Senator, the Hon. Jamal Moss explained that The Bahamas is a member of The Commonwealth and as such, has the opportunity to connect and work with other nations to promote the Commonwealth’s shared value of peace, democracy and equality. The Senator delivered this is the message to students at C. I. Gibson and D. W. Davis High Schools when he addressed students on Commonwealth day, which was held on Monday, 11th March. This year’s theme is: “A connected Commonwealth”.
“The Commonwealth promotes lasting democracies through fair elections. It encourages free trade by removing trade barriers and understands the importance of tackling global climate change. Most of all, the Commonwealth empowers young people like you and me,” said Senator Moss. The Senator encouraged the students to connect to other youths in the Commonwealth via a variety of means. He said that there are several ways to achieve this goal and they include sharing our culture, our similarities in weather patterns and also even opening our homes to others when the need arises. “To connect with them, we can share our culture,” said the Senator. “Most Bahamians love Junkanoo. So we can share Junkanoo with other Commonwealth nations the same way Carnival was embraced by Bahamians.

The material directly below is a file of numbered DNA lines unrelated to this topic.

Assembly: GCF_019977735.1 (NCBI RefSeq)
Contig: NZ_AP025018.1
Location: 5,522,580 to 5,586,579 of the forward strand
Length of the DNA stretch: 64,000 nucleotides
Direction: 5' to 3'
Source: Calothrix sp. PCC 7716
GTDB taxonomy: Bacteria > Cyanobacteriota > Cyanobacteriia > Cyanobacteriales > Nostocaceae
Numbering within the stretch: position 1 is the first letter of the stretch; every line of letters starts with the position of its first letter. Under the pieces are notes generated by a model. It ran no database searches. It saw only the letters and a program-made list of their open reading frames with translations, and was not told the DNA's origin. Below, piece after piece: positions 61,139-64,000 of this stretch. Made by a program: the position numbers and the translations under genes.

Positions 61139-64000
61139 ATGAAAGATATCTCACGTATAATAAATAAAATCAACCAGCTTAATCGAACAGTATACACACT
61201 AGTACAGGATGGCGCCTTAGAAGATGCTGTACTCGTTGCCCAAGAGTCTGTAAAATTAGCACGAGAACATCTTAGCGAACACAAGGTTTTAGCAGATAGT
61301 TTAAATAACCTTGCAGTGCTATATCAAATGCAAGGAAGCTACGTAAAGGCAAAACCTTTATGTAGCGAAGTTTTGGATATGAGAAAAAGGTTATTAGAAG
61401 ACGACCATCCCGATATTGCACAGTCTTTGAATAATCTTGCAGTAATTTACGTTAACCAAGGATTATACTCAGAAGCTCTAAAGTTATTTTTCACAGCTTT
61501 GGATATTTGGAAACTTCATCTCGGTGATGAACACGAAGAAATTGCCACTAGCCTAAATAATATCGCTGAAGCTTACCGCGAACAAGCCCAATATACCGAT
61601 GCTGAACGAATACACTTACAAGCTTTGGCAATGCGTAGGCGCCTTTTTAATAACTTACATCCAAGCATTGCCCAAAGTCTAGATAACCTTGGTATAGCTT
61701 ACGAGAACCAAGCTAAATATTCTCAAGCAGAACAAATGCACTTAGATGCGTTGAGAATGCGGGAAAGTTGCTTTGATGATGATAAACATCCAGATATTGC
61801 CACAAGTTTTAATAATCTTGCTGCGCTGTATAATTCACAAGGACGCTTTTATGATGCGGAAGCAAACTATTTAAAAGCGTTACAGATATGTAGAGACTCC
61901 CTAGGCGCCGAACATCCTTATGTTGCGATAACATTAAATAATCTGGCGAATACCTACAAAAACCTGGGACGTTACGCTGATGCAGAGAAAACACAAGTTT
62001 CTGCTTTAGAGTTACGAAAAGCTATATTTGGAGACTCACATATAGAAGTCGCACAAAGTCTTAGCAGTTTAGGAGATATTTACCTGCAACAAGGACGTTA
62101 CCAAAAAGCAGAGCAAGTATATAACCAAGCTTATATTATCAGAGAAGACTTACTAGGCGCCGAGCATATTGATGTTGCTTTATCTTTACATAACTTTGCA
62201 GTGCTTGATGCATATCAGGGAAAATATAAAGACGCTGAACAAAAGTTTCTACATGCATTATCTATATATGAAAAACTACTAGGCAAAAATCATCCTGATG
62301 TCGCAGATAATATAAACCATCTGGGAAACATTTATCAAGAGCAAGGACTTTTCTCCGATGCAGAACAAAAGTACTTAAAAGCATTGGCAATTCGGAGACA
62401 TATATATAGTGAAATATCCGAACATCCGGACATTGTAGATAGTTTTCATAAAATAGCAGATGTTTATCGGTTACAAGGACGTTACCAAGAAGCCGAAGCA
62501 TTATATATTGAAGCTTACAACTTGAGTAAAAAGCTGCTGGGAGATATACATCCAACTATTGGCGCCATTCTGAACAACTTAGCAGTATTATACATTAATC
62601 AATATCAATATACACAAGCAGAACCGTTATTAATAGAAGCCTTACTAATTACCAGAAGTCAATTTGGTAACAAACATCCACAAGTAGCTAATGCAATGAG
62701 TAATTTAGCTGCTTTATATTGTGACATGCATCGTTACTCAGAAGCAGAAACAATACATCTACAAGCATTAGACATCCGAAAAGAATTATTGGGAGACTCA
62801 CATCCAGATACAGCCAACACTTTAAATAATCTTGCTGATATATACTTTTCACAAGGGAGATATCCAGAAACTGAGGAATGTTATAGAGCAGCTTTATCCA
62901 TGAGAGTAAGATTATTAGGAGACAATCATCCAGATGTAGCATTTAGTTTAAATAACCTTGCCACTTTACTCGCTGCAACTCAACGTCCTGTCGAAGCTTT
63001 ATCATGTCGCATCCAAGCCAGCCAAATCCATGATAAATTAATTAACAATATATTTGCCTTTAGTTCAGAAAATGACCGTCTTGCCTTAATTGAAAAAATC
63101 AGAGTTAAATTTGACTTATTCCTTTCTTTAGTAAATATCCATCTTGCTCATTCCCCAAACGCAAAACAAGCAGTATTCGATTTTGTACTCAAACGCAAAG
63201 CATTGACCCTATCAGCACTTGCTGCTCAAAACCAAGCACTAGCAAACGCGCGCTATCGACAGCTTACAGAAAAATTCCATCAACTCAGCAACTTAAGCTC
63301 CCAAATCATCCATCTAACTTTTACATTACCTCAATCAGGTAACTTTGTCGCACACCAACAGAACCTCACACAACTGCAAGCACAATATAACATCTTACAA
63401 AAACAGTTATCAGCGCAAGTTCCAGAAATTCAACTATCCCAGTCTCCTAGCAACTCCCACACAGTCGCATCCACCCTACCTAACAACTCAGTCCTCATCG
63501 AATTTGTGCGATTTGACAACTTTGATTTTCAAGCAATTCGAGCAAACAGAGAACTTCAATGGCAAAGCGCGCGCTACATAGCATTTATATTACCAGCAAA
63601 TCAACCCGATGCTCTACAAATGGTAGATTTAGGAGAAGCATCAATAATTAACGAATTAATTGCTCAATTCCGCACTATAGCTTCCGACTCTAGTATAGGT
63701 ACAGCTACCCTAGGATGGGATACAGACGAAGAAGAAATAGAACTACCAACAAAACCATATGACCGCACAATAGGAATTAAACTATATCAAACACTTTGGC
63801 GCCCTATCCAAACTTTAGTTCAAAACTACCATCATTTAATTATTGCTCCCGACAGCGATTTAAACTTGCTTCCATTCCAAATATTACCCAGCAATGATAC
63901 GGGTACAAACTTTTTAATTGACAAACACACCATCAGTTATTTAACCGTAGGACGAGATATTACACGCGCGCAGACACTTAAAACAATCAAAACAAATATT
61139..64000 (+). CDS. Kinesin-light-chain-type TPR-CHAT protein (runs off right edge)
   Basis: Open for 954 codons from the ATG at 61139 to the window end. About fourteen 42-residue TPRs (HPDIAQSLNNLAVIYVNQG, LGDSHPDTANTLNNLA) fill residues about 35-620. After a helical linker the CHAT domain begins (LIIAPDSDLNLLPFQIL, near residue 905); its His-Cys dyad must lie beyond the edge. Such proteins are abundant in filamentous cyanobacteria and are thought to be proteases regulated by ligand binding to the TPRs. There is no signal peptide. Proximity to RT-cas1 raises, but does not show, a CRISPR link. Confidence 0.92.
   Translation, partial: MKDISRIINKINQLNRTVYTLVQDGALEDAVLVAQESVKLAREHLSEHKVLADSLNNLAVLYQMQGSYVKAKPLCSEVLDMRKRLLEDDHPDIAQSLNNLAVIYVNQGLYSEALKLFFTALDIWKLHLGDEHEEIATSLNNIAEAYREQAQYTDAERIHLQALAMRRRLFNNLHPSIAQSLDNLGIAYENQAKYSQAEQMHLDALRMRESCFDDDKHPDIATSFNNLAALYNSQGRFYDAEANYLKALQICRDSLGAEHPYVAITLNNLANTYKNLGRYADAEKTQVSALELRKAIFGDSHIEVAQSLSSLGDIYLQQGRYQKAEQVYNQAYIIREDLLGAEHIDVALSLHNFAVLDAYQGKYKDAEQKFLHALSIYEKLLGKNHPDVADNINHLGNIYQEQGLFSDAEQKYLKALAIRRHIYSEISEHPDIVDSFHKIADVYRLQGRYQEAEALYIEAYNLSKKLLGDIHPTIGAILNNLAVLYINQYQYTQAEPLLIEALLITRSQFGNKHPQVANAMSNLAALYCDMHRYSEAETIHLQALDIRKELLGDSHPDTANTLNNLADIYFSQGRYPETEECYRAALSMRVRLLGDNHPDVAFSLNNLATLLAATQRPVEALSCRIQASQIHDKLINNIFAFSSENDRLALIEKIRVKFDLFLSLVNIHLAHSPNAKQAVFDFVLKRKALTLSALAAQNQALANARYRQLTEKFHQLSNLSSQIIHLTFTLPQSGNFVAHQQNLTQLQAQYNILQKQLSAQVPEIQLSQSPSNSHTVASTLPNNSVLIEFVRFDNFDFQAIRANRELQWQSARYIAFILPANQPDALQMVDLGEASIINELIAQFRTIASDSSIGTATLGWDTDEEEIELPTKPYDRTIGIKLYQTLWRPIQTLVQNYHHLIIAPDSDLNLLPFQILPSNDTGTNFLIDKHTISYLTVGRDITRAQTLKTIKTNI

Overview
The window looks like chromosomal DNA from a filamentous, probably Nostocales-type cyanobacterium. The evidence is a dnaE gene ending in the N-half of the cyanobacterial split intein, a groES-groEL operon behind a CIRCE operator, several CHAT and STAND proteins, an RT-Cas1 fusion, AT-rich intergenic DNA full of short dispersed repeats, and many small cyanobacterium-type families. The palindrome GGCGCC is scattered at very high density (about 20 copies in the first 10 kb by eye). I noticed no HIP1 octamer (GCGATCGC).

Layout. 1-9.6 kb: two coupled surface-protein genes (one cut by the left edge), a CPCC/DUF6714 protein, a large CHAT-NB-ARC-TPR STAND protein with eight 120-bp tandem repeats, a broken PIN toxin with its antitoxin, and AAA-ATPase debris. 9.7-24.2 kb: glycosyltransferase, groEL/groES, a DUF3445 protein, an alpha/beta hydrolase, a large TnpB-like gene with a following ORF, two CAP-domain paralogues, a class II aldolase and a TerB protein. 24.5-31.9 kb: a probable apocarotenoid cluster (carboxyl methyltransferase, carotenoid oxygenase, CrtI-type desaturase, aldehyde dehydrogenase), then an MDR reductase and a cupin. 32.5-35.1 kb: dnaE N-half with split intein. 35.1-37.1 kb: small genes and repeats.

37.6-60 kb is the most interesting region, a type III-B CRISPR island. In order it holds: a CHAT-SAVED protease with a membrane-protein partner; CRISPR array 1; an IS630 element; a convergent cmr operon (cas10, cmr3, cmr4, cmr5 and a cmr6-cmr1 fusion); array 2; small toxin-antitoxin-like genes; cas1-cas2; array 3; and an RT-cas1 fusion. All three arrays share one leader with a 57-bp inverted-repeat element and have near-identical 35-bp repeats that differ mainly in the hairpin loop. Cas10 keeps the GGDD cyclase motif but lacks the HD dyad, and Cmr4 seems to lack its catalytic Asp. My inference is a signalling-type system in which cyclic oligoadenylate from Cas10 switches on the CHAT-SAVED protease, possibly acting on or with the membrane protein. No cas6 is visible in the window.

“Carnival is popular in Trinidad, which is another Commonwealth country. The same way Bahamians embraced Carnival and call it ‘Junkanoo Carnival,’ we can encourage other Commonwealth countries to incorporate Junkanoo into premiere cultural festivals.”The Senator said cuisine is another way to connect. “Food is another aspect of Bahamian culture that can be shared. How about encouraging other Commonwealth countries, especially the ones in the Caribbean to seasonally feature Bahamian dishes on menus at restaurants? For example, Bahamian conch fritters could be a special on the menu. This would give our Commonwealth brothers and sisters an opportunity to have a taste of The Bahamas without travelling to The Bahamas. It is a connection worth exploring.”
Another way to connect, according to the Senator, is by assisting when there are natural disasters.“We live in a hurricane zone and some Commonwealth countries in this region have felt the effects of recent storms. We must continue to be our brothers’ keeper and lend a helping hand when needed. “Sending money and materials to help with hurricane relief efforts should remain a priority. “Also, opening our doors temporarily to welcome persons from other countries who were affected by hurricanes must continue. An example of this extension of love was seen when Prime Minister, the Most Hon. Dr. Hubert